It is a shame how society is using the wages of hard working people as a way to correct fiscal mismanagement within a government system.

    Resources are needed to increase access and decrease stigma of mental health services to those who need it.

  • Hi Sergio, I am medically retired from CMF; complex, cumulative PTSD. I would like to speak with you regarding PTSD.

  • Will CCPOA fight for retirees to receive extra pay for having PTSD similar
    to veterans with this disorder?

  • Agreed. On top of this, Gavin Newsom deciding we don’t sacrifice enough so we need a 10 percent pay cut this year… meanwhile he continues to spout off about how much he supports healthcare workers, and with the hand behind his back he gives them a 10 percent pay cut (relevant because that means prison healthcare workers get salaries cut at the same time they pay higher and higher health insurance). Is that a sign of valuing them? Maybe he feels people will hear him on the news saying he supports healthcare workers, and the pay cut will be quietly brushed under the political table.

  • Was diagnose PTSD 3 years ago, just after early retirement (20 years). Working with counselors has helped a lot. My startle response and hyper-vigilance have improved significantly.

    Found a great free application from the Veterans administration for anyone! It has several great tools to deal with many symptoms of PTSD. It is called “PTSD Coach”, and even has email follow-up features to remind you to check-in re: your current stress levels.

    I use it and the application walks you through different meditation and multiple relaxation techniques. You can try different methods till you find one that works for you.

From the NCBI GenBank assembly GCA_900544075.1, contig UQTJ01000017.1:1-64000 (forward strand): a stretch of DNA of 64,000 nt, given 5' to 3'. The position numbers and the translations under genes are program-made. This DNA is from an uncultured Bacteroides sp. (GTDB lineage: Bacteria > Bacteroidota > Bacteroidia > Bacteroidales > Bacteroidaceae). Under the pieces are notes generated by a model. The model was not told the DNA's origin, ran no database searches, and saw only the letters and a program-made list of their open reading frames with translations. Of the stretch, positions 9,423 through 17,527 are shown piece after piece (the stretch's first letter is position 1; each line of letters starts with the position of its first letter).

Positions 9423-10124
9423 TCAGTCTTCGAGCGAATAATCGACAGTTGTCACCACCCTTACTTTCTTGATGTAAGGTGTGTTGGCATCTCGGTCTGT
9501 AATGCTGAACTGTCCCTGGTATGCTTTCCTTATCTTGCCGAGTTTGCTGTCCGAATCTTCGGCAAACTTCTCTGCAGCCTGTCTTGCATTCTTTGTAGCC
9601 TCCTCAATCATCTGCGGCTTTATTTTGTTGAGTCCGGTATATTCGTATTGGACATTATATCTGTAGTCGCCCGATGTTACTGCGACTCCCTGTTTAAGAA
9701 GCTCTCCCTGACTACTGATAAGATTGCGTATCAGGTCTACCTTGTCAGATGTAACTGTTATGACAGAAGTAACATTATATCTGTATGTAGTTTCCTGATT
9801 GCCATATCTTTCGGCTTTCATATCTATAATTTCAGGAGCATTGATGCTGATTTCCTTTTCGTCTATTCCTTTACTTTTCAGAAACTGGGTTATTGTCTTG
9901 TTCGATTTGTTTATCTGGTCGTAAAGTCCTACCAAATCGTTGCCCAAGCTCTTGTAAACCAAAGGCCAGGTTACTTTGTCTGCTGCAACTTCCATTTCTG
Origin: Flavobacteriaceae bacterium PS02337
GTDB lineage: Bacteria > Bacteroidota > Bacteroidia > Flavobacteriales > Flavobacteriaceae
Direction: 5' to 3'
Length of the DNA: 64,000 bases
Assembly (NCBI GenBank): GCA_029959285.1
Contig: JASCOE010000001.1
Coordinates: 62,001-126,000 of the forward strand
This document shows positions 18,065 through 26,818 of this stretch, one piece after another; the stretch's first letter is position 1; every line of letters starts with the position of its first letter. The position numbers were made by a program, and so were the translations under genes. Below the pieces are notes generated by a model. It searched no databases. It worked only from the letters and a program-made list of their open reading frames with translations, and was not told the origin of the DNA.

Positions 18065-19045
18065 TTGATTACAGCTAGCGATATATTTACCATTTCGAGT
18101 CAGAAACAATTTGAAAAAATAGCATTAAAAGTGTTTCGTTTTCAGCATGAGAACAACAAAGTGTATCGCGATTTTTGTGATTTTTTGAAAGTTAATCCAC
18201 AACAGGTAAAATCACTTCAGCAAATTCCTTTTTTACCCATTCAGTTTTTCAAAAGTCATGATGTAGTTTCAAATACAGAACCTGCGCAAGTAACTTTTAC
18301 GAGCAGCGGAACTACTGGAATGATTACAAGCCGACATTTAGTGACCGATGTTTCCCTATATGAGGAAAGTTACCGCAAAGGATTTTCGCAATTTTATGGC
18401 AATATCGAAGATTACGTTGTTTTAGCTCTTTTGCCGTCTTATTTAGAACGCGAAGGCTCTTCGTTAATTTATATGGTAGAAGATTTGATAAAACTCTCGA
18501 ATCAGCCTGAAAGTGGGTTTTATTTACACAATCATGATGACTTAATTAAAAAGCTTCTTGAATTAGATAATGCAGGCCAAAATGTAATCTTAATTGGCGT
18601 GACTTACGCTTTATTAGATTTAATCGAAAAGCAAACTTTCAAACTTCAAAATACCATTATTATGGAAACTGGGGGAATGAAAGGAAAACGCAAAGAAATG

After Peacekeeper article on PTSD in last issue, I’m trying to get editors there to make CCPOA members aware, and contacting CCPOABTF to notify as many members as possible.

    I’m on Facebook Messenger if you need more info.

  • I am going on 20 years with CDCR with experience in two level 4 prisons and one Reception. The experiences and incidents that I have seen in my almost 20 years is nothing I have ever seen prior to my employment with CDCR. I will admit this wasn’t the first choice career that I wanted to pursue, my original plan was to become a Cop on the streets however due to a knee injury I obtained during my military time prevented me becoming a Cop on the streets. It wasn’t until a relative who was an MTA at the time would always tell me different stories about work in a prison. Now here I am.

    Those experiences and incidents which for the most part I will never forget and other things I will take to the grave with me. I have been involved in many incidents mainly Inmate on Inmate however there have been a few Inmate on Staff incidents that I either was part of or responded to.

    There has been numerous times early on in my career that I found myself looking at other jobs wishing that if I didn’t have this knee injury I would of been a Cop on the streets. So yes for the past almost 20 years, I do suffer Depression at times. I may even have PTSD from this job. The experiences and incidents working in a prison are things you will never see in a normal life with a normal job.

    The things that I once enjoyed when I was in the Army like going out with the guys to the clubs is something I won’t do anymore. I can’t stand tight spaces such as being on a dance floor when you are bumping into other people not knowing if accidently bumping into someone will set them off and end up in a altercation. So now I keep my circle small which is mainly family.

    Now with this pandemic and now the federal ruling that all CDCR staff will be mandated to be vaccinated against Covid-19 isn’t something I am willing to do. Now I am finding myself again looking at jobs out of California. Instead of a regular retirement now I might have to pursue other options due to CDCR using (Duress, Bullying, Threating) of Adverse Action for those employees who refuse to be vaccinated. All the government cares about is the numbers of vaccinations yet they don’t realize that even vaccinated people are still getting the Covid-19 and in some cases people are experiencing heart problems after getting the vaccine. This is why people who are not vaccinated are choosing not to be vaccinated like me.